KENNEDY SPACE CENTER, FL – SpaceX founder Elon Musk’s daring dream of rocket recycling and reusability is getting closer and closer to reality with each passing day. After a breathtaking series of experimental flight tests aimed at safely landing the firms spent Falcon 9 first stages on land and at sea over the past half year the bold effort achieved a major milestone by just completing the first full duration test firing of one of the landed boosters.
On Thursday, July 28, SpaceX engineers successful conducted a full duration engine test firing of a recovered Falcon 9 first stage booster at the company’s rocket development test facility in McGregor, Texas.
The SpaceX team has been perfecting the landing techniques by adopting lessons learned after each landing campaign attempt.
“We learned a lot … from the landings”, Hans Koenigsmann, SpaceX vice president of Flight Reliability, told Universe Today during the recent media briefings for the SpaceX CRS-9 space station cargo resupply launch on July 18.
“The key thing is to protect the engines,” Koenigsmann elaborated, while they are in flight and “during reentry”.
The SpaceX Falcon 9 first stage is outfitted with four landing legs at the base and four grid fins at the top to conduct the landing attempts.
“In general I think the landing concept with the legs, and the number of burns and the way we perform those seems to work OK,” Koenigsmann told Universe Today.
The July 28 test firing involved igniting all nine used first stage Merlin 1 D engines housed at the base of a used landed rocket.
Watch the engine test in this SpaceX video:
Video Caption: Falcon 9 first stage from May 2016 JCSAT mission was test fired, full duration, at SpaceX’s McGregor, Texas rocket development facility on July 28, 2016. Credit: SpaceX
The used 15 story Falcon booster had successfully carried out an intact soft landing on an ocean going platform after launching a Japanese commercial telecommunications satellite only two months ago on May 6 of this year.
Just 10 minutes after launching the JCSAT-14 telecom satellite, the used first stage relit a first stage Merlin 1 D engine. It conducted a series of three recovery burns to maneuver the rocket to a designated landing spot at sea or on land and decelerate it for a propulsive soft landing, intact and upright using a quartet of landing legs that deploy in the final moments before touchdown.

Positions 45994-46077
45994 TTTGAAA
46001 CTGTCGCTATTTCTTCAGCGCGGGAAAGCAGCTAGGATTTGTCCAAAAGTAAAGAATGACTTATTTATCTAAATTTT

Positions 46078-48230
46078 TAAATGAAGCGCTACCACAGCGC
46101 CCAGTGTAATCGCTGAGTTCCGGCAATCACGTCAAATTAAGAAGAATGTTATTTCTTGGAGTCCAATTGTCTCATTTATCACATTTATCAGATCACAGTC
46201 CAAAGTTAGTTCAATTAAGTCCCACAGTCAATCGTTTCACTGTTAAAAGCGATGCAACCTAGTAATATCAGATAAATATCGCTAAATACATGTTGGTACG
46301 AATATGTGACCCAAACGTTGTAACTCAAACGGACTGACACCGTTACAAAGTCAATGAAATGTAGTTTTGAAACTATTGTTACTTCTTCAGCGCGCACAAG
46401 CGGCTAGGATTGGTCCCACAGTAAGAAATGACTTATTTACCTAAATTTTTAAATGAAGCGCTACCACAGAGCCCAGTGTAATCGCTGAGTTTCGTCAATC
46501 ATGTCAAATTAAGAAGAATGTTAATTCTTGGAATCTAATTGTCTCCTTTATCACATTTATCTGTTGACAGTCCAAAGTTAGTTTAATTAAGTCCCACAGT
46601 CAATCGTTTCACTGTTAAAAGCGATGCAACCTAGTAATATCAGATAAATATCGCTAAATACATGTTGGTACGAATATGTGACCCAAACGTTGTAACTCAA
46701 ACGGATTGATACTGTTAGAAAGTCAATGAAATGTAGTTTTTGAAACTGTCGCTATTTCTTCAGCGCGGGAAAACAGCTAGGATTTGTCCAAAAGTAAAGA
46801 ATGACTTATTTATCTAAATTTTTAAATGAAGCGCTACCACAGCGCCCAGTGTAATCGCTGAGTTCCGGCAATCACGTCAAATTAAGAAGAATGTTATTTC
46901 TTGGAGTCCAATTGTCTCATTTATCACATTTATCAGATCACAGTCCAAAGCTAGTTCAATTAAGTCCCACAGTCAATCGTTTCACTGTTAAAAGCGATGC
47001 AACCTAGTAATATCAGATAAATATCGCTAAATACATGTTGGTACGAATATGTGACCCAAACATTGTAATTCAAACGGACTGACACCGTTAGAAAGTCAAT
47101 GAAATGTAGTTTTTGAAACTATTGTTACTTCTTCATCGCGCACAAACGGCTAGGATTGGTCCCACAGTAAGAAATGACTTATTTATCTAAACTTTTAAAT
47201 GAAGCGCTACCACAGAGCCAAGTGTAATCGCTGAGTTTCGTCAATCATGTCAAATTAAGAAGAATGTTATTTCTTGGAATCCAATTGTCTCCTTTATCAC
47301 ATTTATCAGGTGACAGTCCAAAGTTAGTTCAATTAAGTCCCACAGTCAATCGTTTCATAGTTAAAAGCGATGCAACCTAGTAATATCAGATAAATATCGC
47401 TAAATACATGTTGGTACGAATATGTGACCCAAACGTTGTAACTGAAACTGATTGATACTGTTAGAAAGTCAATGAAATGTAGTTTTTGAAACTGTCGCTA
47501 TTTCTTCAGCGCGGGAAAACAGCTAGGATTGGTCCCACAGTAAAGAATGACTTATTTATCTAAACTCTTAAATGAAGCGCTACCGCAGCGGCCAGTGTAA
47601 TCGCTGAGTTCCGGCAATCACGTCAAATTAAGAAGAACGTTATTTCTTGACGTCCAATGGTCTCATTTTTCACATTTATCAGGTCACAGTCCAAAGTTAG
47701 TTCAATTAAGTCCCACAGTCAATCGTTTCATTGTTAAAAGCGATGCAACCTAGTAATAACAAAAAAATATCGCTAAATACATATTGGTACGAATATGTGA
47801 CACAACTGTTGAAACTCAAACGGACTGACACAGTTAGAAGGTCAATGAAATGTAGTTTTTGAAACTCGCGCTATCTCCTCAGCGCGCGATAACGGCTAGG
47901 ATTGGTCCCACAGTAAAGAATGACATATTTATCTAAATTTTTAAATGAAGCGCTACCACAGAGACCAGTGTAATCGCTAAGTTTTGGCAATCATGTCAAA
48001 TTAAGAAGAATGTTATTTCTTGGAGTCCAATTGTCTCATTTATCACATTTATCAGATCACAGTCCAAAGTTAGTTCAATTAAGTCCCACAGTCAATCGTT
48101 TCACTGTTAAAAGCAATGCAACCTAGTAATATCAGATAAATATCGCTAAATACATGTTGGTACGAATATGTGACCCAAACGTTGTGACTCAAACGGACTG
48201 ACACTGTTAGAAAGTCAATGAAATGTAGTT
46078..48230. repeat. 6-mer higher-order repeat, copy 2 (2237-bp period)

Altogether SpaceX has successfully landed and recovered five of their first stage Falcon 9 boosters intact and upright since the history making first ever land landing took place just seven months ago in December 2015 at Cape Canaveral Air Force Station in Florida.
The most recent launch and landing occurred last week on July 18, 2016 during the dramatic midnight blastoff of the SpaceX CRS-9 commercial cargo resupply mission under contract for NASA.
Following each Falcon 9 launch and landing attempt, SpaceX engineers assess the voluminous and priceless data gathered, analyze the outcome and adopt the lessons learned.
CRS-9 marks only the second time SpaceX has attempted a land landing of the 15 story tall first stage booster back at Cape Canaveral Air Force Station – at the location called Landing Zone 1 (LZ 1).
The history making first time successfully took place at Landing Zone 1 (LZ 1) on Dec. 22, 2015 as part of the ORBCOMM-2 mission. Landing Zone 1 is built on the former site of Space Launch Complex 13, a U.S. Air Force rocket and missile testing range.
SpaceX also successfully recovered first stages three times in a row at sea this year on an ocean going drone ship barge using the company’s OCISLY Autonomous Spaceport Drone Ship (ASDS) on April 8, May 6 and May 27.
Watch for Ken’s continuing SpaceX and CRS-9 mission coverage where he reported onsite direct from the Kennedy Space Center and Cape Canaveral Air Force Station, Florida.
Stay tuned here for Ken’s continuing Earth and Planetary science and human spaceflight news.
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